It seems odd that the next verse (12) says:

So in everything, do to others what you would have them do to you, for this sums up the Law and the Prophets.

What is the connection here? Instead of reaffirming that God only does what is good, even if his ways are not always easy for us to understand, this is a command to the listeners. The Greek word οὖν that is translated “so.” in NIV and ESV could also be translated “therefore.” It definitely links this verse to what comes before. Often commentators see it as indicating that this statement  known as “the Golden Rule,” summarizes all that Jesus has been teaching to this point. So this is what it means to be a disciple. And it does indeed apply that way. We all would appreciate being treated with kindness and justice, so if we act that way toward others, we would also be doing what was right, following Jesus’ teaching.

But how does it apply to the immediately preceding verses about trusting our heavenly Father to respond to our requests?  We should respond to the requests of others the way we would want them to respond to us, the way our Father responds to us. In other words, do what is right, with kindness and wisdom like that of our Father.

This responsibility may not always be what we had in mind:

Give to the one who asks you, and do not turn away from the one who wants to borrow from you. (Matt. 5:42 NIV)

We are not to cling to our possessions but hold them lightly. When someone is truly in need, we are ti meet that need, and trust our heavenly Father to take care of us too. He says that when we ask, he hears, and he answers. He treats us the way we want to be treated, with love. His loving care for us has already been underlined in chapter 6:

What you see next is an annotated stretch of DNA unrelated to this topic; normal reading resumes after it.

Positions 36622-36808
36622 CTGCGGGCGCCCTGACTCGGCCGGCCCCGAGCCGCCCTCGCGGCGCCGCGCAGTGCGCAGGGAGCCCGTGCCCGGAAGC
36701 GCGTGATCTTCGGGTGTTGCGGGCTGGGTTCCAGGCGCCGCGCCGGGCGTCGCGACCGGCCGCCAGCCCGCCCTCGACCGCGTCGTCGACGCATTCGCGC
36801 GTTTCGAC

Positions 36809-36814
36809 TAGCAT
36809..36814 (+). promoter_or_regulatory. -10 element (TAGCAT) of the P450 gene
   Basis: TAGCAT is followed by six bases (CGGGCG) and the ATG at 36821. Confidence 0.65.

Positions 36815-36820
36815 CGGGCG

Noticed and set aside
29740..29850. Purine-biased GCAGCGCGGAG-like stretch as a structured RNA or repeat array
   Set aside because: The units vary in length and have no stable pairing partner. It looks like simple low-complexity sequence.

Look at the birds of the air; they do not sow or reap or store away in barns, and yet your heavenly Father feeds them. Are you not much more valuable than they? (Matt. 6:26 NIV)

Ah! If your Father even takes care of the birds, can’t you trust him to take care of you, too?

So I go back to that moment when I was watching the doves silhouetted against the morning sky, perched on the skeletal branches of the trees, all nature waiting for the coming rains. But the birds were singing!

I turn to my Father:
you, Abba, renew me this way,
	the touch of your fingertips on your world,
	the proof of your kind and creative grace,
	your Spirit caressing us in the wind.

The waiting can be done with joy, with humble trust in the gracious attention of Abba. He knows what is going on, way more than I do. His Spirit is not only near but within those of us who have given ourselves to him, and he is our comforter. We just need to listen, be alert, and notice the pictures of Abba’s care all around us. When the answer takes a while to come, or is not what we expected, we can still be completely sure that he is good and is acting according to his purposes. Even perfect – completely set apart with nothing bad in his character. We can trust him completely. And we are to be like him, act like him:

Be perfect, therefore, as your heavenly Father is perfect. (Matt. 5:48 NIV)

That is another way to describe “holy.” Jesus is quoting the Law:

‘Be holy because I, the LORD your God, am holy. (Lev. 19:2 NIV)

May his Spirit work in us to increase our personal attachment to our Father and make us increasingly like him! He will sustain us with his creative grace as we wait, and watch, and listen to him.

Published by Linnea Boese

After spending most of my life in Africa, as the child of missionaries then in missions with my husband, I am now retired and free to use my time to write! I am working on publishing poetry and on writing an autobiography. There have been many adventures, challenges and wonderful blessings along the way -- lots to share!

4 thoughts on “Sustenance in the Cold Dry Wind